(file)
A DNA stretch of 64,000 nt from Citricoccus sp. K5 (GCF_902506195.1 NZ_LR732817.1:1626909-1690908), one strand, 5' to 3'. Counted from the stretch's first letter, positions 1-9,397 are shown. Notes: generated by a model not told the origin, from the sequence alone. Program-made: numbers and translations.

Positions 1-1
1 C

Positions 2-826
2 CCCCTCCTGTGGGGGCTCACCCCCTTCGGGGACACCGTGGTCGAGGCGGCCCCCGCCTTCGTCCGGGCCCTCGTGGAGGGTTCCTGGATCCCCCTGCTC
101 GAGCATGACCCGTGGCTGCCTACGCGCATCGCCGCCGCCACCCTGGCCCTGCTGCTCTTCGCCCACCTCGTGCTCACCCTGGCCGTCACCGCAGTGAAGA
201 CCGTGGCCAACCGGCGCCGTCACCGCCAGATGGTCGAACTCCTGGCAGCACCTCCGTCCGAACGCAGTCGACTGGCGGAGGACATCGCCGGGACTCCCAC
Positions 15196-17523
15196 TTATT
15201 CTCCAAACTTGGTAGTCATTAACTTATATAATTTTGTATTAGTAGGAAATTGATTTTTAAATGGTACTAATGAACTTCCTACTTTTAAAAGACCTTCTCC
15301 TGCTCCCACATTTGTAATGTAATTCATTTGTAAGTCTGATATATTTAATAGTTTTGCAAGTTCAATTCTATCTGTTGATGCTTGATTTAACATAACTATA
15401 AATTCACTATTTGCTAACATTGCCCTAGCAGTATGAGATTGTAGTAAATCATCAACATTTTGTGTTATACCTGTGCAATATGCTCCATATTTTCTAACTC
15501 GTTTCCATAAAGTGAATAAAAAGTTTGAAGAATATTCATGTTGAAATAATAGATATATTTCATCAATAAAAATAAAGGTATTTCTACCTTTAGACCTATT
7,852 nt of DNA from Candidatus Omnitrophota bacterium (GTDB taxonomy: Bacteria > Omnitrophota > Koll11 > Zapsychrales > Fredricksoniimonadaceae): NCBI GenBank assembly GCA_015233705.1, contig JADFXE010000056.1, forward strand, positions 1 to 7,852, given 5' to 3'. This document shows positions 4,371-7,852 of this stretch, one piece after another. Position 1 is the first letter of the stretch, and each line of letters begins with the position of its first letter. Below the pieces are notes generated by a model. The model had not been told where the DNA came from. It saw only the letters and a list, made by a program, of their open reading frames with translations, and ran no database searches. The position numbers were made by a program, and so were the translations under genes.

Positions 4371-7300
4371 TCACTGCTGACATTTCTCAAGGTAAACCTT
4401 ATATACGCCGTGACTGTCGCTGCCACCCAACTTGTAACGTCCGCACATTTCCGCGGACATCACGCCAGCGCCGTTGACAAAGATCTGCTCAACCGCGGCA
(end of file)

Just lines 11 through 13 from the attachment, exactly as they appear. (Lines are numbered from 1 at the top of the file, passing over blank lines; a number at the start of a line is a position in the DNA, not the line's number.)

15301 TGCTCCCACATTTGTAATGTAATTCATTTGTAAGTCTGATATATTTAATAGTTTTGCAAGTTCAATTCTATCTGTTGATGCTTGATTTAACATAACTATA
15401 AATTCACTATTTGCTAACATTGCCCTAGCAGTATGAGATTGTAGTAAATCATCAACATTTTGTGTTATACCTGTGCAATATGCTCCATATTTTCTAACTC
15501 GTTTCCATAAAGTGAATAAAAAGTTTGAAGAATATTCATGTTGAAATAATAGATATATTTCATCAATAAAAATAAAGGTATTTCTACCTTTAGACCTATT